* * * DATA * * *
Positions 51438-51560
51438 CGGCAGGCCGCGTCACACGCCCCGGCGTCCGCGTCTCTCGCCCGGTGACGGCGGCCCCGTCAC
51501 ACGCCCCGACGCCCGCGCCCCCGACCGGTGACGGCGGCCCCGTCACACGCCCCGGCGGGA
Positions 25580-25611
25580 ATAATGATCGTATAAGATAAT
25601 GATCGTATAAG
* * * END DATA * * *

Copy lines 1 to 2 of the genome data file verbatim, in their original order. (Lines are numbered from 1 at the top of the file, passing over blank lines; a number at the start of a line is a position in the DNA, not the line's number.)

Positions 51438-51560
51438 CGGCAGGCCGCGTCACACGCCCCGGCGTCCGCGTCTCTCGCCCGGTGACGGCGGCCCCGTCAC